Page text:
the 20th century offered unique opportunities for folks with knowledge and/or skill sets that they could sell. These lucky millions of people could “plug into” work environments and sell high value added services. It was something new on the planet and the effects were revolutionary.
But there was a catch. The catch had to do with what you could plug into. The plug in points were relatively fixed. So, for example, when my dad was trying to advise me as a young boy what my future could hold, he said “You can become a professional or you can go into management.” In his mind there was nothing else worth thinking about. In other words, I had limited choices in how to plug in.
This started to break apart in the late 20th century when tech startups started to make serious money. Suddenly, one might think about being a “serial entrepreneur” or a “VC”. In other words, you might be able to fashion a career out of creating more plug in opportunities.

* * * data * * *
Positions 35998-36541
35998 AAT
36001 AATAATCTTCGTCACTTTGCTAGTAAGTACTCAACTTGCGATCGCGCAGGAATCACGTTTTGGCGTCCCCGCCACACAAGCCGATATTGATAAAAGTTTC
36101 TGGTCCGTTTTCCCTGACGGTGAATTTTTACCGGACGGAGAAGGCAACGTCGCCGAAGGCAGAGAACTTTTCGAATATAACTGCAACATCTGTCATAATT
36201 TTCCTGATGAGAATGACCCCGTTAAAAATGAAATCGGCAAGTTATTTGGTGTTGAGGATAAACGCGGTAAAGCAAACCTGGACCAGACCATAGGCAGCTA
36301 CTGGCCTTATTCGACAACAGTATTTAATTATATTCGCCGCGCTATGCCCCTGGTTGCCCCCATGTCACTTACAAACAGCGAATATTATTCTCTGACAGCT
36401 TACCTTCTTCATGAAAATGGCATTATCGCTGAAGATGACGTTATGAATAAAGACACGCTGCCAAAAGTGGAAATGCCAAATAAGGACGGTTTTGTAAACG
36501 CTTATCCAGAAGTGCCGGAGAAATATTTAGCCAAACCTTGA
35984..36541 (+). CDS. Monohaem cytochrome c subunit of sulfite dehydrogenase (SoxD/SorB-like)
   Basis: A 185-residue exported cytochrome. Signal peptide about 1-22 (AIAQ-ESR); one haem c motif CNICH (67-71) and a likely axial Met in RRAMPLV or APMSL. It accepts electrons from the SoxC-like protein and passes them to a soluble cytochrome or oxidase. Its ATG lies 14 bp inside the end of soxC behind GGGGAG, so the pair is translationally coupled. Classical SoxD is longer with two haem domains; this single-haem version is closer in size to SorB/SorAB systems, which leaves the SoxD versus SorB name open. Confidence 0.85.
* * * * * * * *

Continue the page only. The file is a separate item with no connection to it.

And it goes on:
Let’s take this a step further. Everything we do during the day is a part of a process that extends far beyond our desks. And each of these processes has plug in points of various types. In other words, it is possible to imagine that being skilled in the 21st century is not just about plugging into traditional career slots. Being skilled is as much about adding value by positioning yourself to create new plug opportunities.
that positioning occupation doesn’t have a name yet. But it is all about getting in between people with problems and people with skills that can help solve those problems. Curating solutions, so to speak.